The Looming Hour

Published by Lindsay Wardell on 05/03/2018

The chamber was hushed as Velsyph entered. Dozens of wizards, of all ranks and status, were gathered into the small room, waiting for his words. “I have spoken with Argantin,” he began. “We are commanded to proceed with our tasks.”

“What of Gellinns’ death?” one of the gathered arcanists asked warily. “Is he not concerned with the risks involved in this project?”

Velsyph shook his head. “Gellinns was never supposed to see all that he did. Our error was one of not covering our tracks well enough.”

“Is anyone else aware of what we are doing?”

Velsyph paused. Lindin’s scrap of paper still rested comfortably in his pocket. His pace quickened. “No,” he answered, “I don’t believe so. When I received word that the Watchers had noticed something, I informed Harsen that it was to be ignored, nothing of interest. How Gellinns discovered it is still a mystery, but I am certain he was not working with anyone else.”

A sense of relief filled the room. “Archmage,” another voice spoke up, a woman towards the front of the group, “does Argantin understand that we are not yet ready for live tests? The focusing crystals have not been calibrated at the correct output levels yet. The entire operation could fail if…”

“Argantin,” Velsyph interrupted, raising a hand, “is All-Knowing. He has said that we may proceed, and therefore we will proceed.”


Velsyph cut her off. “We will not speak of this again,” he said. “Now, go home and rest, all of you. This week will be the true test of our labors. When we succeed, the Empire will begin a new age.” With his words, the group of wizards began to disband, leaving the archmages present alone in the chamber.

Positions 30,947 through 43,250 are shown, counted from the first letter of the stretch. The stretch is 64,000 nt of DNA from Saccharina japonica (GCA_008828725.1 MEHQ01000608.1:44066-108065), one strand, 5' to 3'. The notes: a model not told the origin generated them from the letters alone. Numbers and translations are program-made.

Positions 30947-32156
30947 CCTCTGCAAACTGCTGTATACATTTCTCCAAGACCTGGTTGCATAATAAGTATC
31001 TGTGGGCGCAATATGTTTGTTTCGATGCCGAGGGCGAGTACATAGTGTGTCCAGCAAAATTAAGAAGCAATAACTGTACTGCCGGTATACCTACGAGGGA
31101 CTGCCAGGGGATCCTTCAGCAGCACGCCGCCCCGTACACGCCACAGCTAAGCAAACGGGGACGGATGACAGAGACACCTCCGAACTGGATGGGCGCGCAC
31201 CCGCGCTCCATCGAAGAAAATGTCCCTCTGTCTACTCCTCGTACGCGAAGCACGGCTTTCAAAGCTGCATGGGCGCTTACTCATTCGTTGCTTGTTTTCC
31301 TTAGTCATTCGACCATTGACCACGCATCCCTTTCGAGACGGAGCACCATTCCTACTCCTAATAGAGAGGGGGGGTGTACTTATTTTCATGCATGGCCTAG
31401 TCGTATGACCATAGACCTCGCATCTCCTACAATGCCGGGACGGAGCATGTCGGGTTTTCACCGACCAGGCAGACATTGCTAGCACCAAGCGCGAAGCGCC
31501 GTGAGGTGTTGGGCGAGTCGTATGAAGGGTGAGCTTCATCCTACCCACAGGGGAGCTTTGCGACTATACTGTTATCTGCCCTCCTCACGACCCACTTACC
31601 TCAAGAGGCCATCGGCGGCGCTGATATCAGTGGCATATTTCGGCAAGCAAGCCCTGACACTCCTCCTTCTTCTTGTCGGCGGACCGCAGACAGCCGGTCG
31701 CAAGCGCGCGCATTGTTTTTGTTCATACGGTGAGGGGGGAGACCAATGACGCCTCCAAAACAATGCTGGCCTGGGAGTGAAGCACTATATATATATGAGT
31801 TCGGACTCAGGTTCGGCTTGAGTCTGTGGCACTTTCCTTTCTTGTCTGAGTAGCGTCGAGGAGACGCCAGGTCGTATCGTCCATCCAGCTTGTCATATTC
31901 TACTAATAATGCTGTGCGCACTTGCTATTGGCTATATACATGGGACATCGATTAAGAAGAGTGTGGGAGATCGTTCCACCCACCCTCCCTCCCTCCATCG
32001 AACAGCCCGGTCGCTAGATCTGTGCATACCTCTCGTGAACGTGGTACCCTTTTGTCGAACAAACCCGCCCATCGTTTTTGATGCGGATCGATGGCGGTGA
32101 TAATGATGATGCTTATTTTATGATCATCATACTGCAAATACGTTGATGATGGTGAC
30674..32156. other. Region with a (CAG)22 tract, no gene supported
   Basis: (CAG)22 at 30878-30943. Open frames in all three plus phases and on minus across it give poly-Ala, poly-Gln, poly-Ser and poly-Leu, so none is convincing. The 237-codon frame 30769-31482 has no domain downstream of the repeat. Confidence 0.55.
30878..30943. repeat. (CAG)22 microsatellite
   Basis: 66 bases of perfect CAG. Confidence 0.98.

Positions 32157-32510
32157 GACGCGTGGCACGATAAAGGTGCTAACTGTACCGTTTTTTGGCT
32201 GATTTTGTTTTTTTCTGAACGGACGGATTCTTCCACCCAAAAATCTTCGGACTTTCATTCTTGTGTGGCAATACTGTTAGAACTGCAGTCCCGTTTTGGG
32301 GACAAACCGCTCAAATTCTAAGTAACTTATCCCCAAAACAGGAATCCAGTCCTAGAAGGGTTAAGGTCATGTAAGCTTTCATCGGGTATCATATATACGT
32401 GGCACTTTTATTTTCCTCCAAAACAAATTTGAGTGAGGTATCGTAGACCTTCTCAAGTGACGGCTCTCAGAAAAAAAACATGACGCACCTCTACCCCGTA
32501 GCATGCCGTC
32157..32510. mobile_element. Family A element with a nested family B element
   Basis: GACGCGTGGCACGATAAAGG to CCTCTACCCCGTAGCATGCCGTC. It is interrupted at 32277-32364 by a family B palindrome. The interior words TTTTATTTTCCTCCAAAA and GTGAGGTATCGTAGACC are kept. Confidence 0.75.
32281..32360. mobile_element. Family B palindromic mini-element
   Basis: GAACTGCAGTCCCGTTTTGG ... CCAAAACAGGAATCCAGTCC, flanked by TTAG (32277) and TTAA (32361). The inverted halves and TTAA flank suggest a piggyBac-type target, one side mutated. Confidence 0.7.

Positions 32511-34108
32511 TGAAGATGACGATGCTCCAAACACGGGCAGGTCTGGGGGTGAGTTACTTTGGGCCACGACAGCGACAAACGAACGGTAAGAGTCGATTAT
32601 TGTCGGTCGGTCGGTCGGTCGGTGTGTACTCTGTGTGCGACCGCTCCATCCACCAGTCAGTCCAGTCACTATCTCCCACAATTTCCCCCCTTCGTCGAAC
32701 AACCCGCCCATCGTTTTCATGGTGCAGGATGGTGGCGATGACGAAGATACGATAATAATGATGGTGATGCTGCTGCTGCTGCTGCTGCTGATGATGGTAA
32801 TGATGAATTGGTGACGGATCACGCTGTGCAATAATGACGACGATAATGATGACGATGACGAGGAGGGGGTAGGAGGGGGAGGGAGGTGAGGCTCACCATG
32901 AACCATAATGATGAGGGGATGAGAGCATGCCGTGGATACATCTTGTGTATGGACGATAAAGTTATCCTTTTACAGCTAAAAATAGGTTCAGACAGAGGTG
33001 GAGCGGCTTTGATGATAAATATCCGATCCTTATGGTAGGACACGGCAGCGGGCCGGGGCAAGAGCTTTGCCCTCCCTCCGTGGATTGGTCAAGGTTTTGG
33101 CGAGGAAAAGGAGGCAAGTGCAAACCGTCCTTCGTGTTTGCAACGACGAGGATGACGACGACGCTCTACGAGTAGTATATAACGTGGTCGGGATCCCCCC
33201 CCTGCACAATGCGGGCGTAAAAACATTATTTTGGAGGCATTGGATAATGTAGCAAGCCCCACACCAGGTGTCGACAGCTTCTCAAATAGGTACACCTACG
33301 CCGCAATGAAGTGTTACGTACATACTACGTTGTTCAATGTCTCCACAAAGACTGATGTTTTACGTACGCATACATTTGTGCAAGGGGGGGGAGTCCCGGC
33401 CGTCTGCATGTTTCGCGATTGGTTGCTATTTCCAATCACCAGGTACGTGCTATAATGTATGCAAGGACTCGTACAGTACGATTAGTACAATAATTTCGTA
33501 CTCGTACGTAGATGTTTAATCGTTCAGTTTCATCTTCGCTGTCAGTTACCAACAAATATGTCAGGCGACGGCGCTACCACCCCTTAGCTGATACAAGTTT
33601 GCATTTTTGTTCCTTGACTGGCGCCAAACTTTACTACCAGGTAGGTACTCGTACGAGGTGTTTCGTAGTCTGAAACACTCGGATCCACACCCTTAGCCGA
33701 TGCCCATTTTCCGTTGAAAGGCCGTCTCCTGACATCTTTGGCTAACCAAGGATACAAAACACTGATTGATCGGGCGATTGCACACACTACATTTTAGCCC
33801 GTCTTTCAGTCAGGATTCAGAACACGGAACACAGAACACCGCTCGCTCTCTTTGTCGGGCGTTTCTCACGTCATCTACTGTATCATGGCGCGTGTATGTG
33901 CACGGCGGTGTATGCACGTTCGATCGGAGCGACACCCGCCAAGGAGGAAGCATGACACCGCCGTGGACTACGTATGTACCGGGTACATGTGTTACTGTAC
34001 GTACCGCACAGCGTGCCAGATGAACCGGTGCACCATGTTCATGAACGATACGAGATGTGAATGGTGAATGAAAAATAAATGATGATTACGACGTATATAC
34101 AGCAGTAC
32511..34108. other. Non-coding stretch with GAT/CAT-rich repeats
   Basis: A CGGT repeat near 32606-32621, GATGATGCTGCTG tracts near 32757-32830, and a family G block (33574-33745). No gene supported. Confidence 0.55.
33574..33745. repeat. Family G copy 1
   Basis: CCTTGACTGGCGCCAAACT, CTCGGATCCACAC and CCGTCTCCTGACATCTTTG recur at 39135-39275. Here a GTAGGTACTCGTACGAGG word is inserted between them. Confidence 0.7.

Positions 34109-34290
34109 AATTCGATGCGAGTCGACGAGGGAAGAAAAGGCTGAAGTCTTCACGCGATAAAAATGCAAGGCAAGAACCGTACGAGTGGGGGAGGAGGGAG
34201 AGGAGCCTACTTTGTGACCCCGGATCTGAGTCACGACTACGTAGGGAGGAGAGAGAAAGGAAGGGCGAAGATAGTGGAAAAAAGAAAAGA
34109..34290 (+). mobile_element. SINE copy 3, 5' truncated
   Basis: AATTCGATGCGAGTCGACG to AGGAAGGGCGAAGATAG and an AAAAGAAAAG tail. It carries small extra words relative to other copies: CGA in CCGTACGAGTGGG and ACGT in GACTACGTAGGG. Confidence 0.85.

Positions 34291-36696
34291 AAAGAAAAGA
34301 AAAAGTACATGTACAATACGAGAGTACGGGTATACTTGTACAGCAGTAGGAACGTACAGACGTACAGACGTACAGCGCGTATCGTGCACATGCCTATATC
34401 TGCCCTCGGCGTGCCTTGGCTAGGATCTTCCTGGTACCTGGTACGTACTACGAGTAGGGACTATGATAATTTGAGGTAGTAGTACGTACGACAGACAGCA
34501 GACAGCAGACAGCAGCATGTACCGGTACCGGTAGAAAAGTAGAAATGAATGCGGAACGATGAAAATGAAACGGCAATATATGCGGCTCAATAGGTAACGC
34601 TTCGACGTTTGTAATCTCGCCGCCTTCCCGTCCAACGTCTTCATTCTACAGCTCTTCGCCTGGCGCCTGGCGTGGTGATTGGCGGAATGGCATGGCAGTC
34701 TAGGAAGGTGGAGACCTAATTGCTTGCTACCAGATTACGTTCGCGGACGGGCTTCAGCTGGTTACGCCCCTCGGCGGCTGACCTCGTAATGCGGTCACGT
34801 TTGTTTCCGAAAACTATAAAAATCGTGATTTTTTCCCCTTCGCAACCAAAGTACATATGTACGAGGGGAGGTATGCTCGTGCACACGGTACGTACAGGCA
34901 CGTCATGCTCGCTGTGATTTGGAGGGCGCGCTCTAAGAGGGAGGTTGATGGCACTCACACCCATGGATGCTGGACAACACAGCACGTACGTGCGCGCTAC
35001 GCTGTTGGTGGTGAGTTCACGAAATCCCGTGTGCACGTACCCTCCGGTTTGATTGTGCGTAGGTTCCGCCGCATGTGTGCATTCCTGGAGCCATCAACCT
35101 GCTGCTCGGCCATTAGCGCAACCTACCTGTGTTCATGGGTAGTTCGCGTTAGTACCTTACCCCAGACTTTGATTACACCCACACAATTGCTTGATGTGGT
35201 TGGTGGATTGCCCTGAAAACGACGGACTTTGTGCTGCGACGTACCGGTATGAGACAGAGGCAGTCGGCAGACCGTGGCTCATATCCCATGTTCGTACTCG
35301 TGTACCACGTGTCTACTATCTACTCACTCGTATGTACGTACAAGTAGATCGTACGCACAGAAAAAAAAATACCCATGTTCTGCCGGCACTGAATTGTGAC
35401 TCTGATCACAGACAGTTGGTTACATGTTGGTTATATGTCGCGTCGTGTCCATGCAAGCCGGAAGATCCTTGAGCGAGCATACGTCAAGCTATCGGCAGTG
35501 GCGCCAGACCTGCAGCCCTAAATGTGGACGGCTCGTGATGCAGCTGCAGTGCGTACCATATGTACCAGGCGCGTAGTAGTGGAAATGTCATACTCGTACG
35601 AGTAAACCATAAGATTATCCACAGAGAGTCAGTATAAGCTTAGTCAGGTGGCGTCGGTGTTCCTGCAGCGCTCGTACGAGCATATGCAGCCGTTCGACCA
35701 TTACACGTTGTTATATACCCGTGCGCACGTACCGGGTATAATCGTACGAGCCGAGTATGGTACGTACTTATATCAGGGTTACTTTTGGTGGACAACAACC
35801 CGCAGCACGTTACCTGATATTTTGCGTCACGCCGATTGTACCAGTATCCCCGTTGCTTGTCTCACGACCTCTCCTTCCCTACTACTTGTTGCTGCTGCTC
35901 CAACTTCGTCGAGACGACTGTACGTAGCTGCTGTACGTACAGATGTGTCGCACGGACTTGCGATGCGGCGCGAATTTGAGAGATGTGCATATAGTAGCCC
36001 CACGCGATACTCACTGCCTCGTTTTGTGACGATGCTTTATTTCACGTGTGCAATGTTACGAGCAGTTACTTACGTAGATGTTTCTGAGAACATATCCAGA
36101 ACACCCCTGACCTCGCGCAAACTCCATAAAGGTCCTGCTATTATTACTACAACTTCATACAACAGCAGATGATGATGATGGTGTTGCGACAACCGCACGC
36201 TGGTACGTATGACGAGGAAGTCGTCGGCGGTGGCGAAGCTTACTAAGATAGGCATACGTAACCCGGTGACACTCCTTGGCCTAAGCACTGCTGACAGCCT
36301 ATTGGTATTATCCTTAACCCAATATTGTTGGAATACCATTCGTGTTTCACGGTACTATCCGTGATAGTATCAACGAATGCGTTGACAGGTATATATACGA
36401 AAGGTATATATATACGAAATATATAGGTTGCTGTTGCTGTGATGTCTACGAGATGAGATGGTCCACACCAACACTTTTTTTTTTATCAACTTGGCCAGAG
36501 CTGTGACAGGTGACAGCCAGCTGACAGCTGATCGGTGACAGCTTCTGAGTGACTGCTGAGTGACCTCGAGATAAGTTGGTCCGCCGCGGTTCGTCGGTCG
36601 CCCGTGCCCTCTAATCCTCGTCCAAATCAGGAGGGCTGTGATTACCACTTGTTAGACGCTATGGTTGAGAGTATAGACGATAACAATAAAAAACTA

“Velsyph, what is he thinking?” one of them asked. He had recently been promoted to archmage, specifically for the project. Velsyph couldn’t remember his name. “With Veladion pulling his people out, we have been set behind by months.”

“I know,” Velsyph assured him, “but Argantin is certain that we will still succeed on schedule.”

“Gellinns was able to reach into the core after only minutes of studying our work,” another spoke up. “We’ve been trying to seal it in since we started this project. Could it be that it’s trying to escape?”

“It almost certainly is,” Velsyph countered.

“Then why, by Argantin, are we going forward with this?”

The room fell quiet. Velsyph could sense the fear rolling off the others. He sighed. “I don’t know why Argantin does what he does, or commands us in this way. That is not my responsibility. I am not the All-Knowing. But he has shown me a vision where the dwarves of Tha’Haral descend upon us, and unless we are able to prevent that war from ever taking place, thousands will die. He has told me that this is the only way, that we must succeed.”

“The dwarves have no magic,” the archmage countered. “Their skill is in engineering and machines, not in the ancient knowledge of the World. All that they build is under our control. How could they ever pose such a threat to us?”

“I don’t know,” Velsyph repeated, “but that is not my responsibility.”

“If we fail, the entire city is at risk.”

Veladion sighed. “If we fail, the World is at risk. Let us not fail.”

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